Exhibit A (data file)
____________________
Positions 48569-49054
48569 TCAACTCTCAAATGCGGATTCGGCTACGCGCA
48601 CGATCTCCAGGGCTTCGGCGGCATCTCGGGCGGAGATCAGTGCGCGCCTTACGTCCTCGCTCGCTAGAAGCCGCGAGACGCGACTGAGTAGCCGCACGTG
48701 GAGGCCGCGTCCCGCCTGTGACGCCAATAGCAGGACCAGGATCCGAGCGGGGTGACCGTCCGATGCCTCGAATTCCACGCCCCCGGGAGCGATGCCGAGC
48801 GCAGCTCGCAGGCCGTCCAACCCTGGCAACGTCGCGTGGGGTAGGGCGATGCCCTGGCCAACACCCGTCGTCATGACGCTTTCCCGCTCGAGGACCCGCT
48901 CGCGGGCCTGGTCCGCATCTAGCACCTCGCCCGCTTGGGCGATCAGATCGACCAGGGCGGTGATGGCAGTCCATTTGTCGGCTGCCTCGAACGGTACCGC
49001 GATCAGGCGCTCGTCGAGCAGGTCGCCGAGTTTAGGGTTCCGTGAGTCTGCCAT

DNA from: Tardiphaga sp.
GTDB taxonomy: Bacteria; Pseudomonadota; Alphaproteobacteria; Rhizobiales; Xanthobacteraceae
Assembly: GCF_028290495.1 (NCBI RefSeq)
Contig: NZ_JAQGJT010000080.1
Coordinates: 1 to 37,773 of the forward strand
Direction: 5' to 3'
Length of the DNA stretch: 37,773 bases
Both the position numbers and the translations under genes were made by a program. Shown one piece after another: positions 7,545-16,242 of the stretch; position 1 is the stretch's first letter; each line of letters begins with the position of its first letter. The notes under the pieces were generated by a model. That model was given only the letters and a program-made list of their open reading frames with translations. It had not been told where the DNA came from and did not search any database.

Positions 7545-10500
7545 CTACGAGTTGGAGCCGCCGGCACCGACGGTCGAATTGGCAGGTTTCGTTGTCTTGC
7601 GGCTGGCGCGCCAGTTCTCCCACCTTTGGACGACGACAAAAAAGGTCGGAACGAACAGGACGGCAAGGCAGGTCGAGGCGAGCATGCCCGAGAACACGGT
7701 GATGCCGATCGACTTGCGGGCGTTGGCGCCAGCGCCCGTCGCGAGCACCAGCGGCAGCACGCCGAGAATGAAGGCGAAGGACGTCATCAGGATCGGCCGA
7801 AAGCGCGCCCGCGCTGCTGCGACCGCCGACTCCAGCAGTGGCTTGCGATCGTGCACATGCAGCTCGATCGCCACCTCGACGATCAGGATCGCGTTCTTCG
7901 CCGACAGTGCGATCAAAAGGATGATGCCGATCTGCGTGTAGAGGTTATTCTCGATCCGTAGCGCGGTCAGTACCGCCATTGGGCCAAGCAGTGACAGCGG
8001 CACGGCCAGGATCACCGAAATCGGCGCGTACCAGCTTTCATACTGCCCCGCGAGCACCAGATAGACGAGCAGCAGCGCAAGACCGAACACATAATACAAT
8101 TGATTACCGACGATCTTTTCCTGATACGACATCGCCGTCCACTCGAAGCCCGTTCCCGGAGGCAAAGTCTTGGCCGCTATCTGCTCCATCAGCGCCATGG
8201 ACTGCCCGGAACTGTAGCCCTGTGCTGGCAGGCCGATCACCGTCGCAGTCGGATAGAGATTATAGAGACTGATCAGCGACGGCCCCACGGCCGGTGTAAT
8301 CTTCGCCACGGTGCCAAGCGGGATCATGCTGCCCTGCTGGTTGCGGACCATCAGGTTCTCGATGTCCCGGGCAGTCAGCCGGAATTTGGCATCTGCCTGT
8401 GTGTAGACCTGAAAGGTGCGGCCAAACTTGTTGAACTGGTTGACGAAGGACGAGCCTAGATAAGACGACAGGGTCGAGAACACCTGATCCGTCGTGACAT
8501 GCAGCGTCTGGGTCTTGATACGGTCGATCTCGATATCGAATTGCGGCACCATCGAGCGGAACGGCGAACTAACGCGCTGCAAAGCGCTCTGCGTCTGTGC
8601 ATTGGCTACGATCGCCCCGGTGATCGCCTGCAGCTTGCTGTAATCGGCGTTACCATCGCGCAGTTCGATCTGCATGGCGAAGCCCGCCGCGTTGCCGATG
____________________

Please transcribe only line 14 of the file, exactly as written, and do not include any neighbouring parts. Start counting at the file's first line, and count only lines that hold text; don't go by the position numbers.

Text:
Length of the DNA stretch: 37,773 bases